Changes in Facebook Brand-User Engagement: Does a Smaller Facebook Fan Base Maximize Returns?

Posted by: Alexandra Reichenbach

Changes in Facebook Brand-User Engagement: Does a Smaller Facebook Fan Base Maximize Returns?

Do’s
Don’ts

A cornerstone of Facebook marketing is engaging users in their news feeds. However, recent research suggests that gaining visibility on Facebook is now more difficult than ever. Facebook users have essentially been inundated with mass amounts of content from expansive lists of advertisers, and some speculate that Facebook users are more likely to view content posted directly to their walls.

iStock_000016882219_ExtraSmall - CopyStrategies for Facebook Marketers and Small Business Owners

Growing a fan base entirely around fiscal incentives and/or discounts may be the wrong way to approach local social media marketing. If your fan base is repeatedly bombarded with ads from your page, without a strong mix of engaging and useful content, there’s a strong likelihood your fans will begin to block your posts in their news feed.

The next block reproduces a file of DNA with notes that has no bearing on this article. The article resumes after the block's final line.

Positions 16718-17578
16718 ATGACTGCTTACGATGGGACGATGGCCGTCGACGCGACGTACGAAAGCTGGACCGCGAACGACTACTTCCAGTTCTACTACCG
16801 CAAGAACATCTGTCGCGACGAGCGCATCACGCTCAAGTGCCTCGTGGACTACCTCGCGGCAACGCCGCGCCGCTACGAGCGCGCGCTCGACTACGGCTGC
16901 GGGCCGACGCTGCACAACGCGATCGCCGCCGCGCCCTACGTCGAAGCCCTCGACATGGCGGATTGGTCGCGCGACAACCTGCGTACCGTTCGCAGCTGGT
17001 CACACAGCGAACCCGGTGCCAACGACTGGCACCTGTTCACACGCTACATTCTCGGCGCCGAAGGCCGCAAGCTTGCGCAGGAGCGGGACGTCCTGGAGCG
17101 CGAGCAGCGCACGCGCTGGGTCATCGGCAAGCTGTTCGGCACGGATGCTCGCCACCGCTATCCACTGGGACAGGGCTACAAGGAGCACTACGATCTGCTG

It’s also highly important to take a results-driven approach to marketing on Facebook.  Facebook may or may not trim its user base to a more manageable size, but that doesn’t stop you from targeting your audience and tracking their engagement. Marketers should focus on the quality of each follower and maintaining their interest rather than gaining a large quantity of semi-engaged or disengaged followers.

The Nature of Organic Brand to User Connection on Facebook

Brands essentially cast a net each time they post organic content on Facebook. A few years ago, brands could anticipate that approximately 16% of a fan base would view a given post. Today, that number has decreased substantially. Some social media marketing experts anticipate that it will be as low as 1% in the near future. If you have an engaged following, today you should aim to connect with about 5% of your fan base.

In Summary: the Number of Facebook Fans Does Not Necessarily Correlate With Returns.

Though, posting great content to a focused Facebook community built around your brand is a good starting point, the long term goal of local social media marketing is to get users talking and sharing.

Is There a Problem With Facebook or Current Facebook Marketing Strategies?

Many experts suggest that Facebook marketers can succeed by attracting a smaller fan base that is eager to engage in conversation and is eager to share content with others. Facebook has historically low brand to user engagement rates partially because the platform has attracted an enormous user base. The work around: segment your audience and tailor your content so your fan base starts responding to your Facebook posts and sharing them with their Facebook friends.

Alexandra Reichenbach